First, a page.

by Christine Cook
On Friday, March 28th, a few of us were clearing trees and brush at Kachina Prairie in Ennis, in the process making huge tangled brush piles for the native residents. In between waiting for branches and trunks to be severed and hauled to the nearest pile site, I was working on removing basal rosettes of the invasive nodding thistle (Carduus nutans). Moving in ever-widening concentric circles, I was building up my own little piles of debris, alert to the ground for the next thorny victim.
In my periphery I saw a pink color where I knew nothing was blooming. I looked more closely and almost laughed at this most unexpected object: a spongy-looking pink phallic fungal structure somewhere between 3-5 inches in height with a white conical tip. Encasing the top 1-1 ½ inch or so of the stalk immediately below the cone was a layer of mucilaginous goo that apparently attracted carrion flies. Aha—it was a stinkhorn fungus! I only knew this because years ago I had researched one that had appeared in my front yard.
I immediately whipped out my phone and went to the Internet (and to fungi field guides later) and learned a few details. Stinkhorns are in a group called Ascomycetes or spore sac fungi, as also are the more well-known and eaten morels. Stinkhorns grow from a more ground level, egg-shaped structure (looks like a small white puffball) and are found in gardens, lawns, brushy places and woods. They may have a stinky rotting odor. The phallus is hollow and supposedly edible. The green-brownish slime layer contains the spores and is often removed by the insects that are attracted to the disagreeable smell. Since I am no ID expert, this specimen from Kachina Prairie (see photo) could be a sample of one of three Mutinus species: M. caninus (dog stinkhorn), M. elegans, or M. ravenelii.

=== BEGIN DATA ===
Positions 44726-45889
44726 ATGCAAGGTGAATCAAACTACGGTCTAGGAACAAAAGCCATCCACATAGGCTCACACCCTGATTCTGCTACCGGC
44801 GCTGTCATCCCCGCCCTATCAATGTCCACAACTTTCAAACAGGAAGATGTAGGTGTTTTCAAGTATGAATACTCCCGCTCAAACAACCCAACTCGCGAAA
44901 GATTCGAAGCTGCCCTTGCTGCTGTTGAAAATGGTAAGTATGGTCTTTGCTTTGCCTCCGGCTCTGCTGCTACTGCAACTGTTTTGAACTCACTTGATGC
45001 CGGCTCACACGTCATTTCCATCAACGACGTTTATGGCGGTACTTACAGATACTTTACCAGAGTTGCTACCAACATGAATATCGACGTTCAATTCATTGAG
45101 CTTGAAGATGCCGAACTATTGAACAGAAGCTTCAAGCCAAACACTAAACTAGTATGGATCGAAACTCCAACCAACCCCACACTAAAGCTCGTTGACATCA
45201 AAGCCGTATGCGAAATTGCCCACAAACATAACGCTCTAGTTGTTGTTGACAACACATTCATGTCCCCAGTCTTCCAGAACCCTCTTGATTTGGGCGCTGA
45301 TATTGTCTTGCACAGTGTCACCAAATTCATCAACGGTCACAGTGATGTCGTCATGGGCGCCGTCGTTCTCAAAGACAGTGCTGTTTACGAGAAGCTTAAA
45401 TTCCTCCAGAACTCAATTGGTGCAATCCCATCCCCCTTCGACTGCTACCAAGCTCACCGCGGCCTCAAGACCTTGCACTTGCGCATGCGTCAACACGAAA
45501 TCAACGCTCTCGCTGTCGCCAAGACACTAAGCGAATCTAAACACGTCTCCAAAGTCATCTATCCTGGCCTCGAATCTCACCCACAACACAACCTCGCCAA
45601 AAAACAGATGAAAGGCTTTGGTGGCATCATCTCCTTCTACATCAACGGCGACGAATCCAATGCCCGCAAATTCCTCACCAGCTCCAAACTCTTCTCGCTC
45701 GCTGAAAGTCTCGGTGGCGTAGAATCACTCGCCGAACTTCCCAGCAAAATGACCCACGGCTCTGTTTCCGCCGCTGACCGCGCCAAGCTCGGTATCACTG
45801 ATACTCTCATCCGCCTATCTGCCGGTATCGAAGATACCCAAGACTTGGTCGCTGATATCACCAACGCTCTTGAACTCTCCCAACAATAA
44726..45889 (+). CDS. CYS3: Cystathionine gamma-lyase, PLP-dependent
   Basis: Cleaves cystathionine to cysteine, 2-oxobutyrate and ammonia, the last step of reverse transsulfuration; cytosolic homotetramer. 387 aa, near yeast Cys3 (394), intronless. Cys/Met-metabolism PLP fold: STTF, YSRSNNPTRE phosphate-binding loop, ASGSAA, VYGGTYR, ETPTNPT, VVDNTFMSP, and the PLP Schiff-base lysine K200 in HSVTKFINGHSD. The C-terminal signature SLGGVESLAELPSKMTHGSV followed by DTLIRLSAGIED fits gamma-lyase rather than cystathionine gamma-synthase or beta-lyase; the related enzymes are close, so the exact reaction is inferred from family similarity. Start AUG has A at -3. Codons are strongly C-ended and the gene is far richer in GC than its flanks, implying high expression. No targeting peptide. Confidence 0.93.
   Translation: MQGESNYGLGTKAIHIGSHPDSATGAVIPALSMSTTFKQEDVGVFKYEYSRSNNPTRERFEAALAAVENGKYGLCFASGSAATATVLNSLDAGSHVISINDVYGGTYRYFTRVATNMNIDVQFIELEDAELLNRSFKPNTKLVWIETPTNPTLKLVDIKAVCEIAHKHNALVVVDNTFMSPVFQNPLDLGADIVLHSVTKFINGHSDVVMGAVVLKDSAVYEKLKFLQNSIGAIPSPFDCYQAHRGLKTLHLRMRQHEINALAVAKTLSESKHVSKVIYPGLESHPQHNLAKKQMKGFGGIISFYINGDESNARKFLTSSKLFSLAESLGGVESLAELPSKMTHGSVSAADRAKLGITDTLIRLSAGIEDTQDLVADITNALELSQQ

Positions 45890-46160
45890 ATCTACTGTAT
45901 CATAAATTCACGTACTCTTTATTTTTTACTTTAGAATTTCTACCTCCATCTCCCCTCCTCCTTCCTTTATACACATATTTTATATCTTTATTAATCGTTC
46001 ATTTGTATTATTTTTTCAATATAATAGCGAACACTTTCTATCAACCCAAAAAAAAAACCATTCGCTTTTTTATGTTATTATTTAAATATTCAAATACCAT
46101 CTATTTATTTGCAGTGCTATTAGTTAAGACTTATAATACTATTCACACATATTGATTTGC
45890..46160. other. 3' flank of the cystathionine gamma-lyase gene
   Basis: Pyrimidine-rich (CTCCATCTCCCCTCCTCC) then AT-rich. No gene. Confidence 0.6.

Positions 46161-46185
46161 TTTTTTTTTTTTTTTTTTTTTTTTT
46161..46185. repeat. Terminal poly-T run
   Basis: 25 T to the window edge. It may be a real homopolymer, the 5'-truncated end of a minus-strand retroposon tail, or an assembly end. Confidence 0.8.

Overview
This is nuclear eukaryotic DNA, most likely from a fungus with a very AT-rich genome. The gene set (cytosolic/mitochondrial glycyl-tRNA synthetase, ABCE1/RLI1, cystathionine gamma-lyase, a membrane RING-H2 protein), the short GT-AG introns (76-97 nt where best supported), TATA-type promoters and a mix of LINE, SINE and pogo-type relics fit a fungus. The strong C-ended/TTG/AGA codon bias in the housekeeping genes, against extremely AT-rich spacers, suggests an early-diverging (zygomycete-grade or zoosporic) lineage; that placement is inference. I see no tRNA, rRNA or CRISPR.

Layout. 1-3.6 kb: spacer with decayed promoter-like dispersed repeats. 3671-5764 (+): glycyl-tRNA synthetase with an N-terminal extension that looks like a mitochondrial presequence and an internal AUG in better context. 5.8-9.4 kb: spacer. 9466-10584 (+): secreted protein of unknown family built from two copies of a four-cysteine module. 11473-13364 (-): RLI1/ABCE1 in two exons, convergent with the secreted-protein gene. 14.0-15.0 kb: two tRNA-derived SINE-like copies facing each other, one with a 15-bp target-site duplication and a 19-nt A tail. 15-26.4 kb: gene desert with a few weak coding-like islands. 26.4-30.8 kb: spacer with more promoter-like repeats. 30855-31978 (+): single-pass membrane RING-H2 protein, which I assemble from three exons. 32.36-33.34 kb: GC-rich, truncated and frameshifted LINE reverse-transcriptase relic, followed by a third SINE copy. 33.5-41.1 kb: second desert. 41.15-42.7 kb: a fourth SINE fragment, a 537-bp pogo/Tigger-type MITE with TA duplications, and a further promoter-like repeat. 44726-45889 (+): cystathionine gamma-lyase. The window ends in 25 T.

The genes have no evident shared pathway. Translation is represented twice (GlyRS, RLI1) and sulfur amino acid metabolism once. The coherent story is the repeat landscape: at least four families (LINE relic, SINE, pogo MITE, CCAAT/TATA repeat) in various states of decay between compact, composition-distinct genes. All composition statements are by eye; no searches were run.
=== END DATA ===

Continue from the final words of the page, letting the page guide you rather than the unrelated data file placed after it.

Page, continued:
That’s the short scoop for the science; now for the opinion and the parting shot! This fungus is a rather novel and quite interesting bit of the world we share. It has a shape maybe eliciting a small embarrassed giggle but then is worth some admiration for its manner of passing the genes along. Come join us on Kachina Prairie workdays–Nature is always full of surprises! You never know when you might meet a fun guy, oops, I mean fungi…
Internet: search stinkhorn fungus
Mushrooms and Other Fungi of North America, Roger Phillips, Firefly Books 2010
The Field Guide to Mushrooms, Marie Heerkens, Sterling Publ., 2003
Do you think nature should be part of our everyday life, not just somewhere to go on the weekends? You are invited to attend our free, open-to-the-public, monthly program on the fourth Monday of the month at 7 pm at the First United Methodist Church 505 W. Marvin Ave. Waxahachie, Texas 75165. For more information on the Indian Trail Master Naturalist Chapter, contact the Texas A&M AgriLife Extension Service at 972-825-5175 or visit our website: https://txmn.org/indiantrail/.